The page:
Today is World Press Freedom Day, and the Editors Weblog notes how the recent passage of the South African secrecy bill poses a new threat to expression by journalists of uncomfortable ideas. Critics express concern that journalists and whistleblowers will not be protected when they expose corruption.
Our perceptions of the strength and reach of particular social media might not be accurate. BuzzFeed has assembled the official data to demonstrate what people are actually using. For instance, SnapChat is more popular than Instagram, Yahoo Mail is more popular than Twitter, and MySpace is about as popular as Spotify.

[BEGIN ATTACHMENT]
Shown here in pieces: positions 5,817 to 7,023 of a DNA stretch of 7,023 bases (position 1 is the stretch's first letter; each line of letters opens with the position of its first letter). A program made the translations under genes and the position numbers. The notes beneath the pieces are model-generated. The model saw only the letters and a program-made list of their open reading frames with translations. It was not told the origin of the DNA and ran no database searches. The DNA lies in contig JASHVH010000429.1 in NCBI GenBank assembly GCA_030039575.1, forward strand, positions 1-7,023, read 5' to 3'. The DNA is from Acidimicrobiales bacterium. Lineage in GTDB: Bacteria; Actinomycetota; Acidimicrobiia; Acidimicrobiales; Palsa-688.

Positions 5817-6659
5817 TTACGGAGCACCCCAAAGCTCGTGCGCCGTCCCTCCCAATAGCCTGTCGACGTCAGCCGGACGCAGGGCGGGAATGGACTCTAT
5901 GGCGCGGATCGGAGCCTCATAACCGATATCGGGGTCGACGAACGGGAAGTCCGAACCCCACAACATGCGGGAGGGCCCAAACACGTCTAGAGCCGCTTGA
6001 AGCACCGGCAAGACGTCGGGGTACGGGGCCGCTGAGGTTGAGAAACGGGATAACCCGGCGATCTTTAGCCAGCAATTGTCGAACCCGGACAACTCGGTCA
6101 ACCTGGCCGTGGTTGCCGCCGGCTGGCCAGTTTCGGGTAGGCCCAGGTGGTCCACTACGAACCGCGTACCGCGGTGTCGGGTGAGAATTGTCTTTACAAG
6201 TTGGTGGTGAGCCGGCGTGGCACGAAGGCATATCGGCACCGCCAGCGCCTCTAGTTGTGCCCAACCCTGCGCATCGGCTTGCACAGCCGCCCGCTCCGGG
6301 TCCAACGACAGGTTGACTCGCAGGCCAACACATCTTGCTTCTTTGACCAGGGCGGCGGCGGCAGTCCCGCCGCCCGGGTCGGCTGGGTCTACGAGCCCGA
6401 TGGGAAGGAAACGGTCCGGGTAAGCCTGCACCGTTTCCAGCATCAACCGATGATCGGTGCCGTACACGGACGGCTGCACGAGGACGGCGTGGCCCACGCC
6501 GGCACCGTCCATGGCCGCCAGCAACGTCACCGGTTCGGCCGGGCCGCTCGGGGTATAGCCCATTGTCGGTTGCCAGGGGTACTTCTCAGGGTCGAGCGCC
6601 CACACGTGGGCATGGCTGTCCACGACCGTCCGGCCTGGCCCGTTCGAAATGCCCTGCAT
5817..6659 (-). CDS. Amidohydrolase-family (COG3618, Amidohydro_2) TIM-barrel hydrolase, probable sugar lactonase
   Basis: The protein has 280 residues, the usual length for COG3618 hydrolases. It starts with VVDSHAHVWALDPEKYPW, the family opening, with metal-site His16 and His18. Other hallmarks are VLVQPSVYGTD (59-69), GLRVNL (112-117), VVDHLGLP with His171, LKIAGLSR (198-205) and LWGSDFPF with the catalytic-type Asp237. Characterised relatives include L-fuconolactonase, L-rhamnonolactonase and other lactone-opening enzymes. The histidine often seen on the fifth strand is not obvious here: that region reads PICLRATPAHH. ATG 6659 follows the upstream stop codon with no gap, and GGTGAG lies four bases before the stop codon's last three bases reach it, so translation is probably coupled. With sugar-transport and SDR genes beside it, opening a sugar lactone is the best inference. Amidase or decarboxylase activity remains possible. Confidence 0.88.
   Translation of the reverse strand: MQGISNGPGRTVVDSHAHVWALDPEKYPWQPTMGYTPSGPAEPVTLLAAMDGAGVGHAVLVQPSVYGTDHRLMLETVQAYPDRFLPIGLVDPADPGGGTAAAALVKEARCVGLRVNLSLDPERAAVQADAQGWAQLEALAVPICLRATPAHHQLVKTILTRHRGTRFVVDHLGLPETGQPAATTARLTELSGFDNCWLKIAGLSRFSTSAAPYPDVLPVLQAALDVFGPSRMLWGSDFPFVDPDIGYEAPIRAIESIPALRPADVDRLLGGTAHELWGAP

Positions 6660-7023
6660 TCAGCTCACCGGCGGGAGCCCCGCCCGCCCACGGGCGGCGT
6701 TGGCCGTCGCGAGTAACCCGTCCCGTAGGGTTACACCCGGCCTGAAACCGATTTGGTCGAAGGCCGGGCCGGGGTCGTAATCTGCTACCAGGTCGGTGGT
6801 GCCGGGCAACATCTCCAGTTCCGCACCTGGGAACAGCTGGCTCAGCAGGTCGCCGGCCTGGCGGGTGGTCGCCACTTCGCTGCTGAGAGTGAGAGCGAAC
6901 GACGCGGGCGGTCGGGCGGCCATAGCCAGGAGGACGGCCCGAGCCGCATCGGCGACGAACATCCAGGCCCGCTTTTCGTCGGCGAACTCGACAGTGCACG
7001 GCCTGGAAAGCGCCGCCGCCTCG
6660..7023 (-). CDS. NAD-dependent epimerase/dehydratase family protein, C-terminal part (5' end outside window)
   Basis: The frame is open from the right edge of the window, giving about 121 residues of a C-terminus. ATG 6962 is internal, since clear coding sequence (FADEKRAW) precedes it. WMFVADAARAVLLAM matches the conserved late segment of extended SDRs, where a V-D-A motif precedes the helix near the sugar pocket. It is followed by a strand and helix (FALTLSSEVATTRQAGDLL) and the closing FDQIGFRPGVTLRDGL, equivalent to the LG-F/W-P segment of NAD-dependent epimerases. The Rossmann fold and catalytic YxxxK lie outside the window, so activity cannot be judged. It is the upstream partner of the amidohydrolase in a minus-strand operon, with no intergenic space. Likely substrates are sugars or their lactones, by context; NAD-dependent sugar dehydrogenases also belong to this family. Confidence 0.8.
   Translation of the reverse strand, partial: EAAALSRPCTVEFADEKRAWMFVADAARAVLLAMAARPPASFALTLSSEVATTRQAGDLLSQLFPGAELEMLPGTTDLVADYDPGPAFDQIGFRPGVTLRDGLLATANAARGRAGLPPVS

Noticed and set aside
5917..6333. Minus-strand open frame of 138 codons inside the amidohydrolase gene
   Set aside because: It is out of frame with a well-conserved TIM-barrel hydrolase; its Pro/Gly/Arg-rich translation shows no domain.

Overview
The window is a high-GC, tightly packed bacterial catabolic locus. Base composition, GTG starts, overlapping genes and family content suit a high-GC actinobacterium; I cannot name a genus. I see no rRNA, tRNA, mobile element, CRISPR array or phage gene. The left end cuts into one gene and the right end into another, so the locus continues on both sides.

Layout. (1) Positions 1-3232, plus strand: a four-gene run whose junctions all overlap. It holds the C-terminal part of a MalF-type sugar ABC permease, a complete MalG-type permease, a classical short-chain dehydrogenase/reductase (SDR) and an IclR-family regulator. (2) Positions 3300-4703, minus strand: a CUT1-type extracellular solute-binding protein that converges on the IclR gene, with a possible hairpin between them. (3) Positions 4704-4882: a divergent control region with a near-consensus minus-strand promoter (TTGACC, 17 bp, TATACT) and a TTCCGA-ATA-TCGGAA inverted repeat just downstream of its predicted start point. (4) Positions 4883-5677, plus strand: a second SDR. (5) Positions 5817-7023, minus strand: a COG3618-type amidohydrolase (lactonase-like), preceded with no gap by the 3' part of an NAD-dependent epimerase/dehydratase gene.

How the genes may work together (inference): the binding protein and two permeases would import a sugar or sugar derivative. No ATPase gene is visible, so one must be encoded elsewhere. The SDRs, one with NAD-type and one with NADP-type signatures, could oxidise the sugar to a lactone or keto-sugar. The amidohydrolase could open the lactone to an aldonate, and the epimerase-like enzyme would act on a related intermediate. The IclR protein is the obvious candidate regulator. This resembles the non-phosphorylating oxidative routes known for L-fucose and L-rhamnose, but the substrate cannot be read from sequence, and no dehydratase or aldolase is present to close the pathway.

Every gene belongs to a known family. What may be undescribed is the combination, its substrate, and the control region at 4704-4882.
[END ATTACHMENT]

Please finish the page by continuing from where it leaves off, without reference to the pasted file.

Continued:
Mathew Ingram, writing for GigaOm, takes on the idea that Twitter should have some sort of correction mechanism. The idea surfaces every time there is a large, complex event that spurs a fair amount of bad information. Ingram says correcting would ruin the vibe of Twitter, which is an iterative stream of real-time content. Much as he regrets making an errant Tweet, he thinks the wider crowd will eventually help fix the mistake.
Peter Verweij, writing for Memeburn, tracks the development of data-driven journalism and its importance in modern story-telling. He notes the emergence of visualized data, programmable pages, maps and geographic information systems. While typical editors may lack the skills, there appears to be a need for developers in newsrooms to master the new opportunities.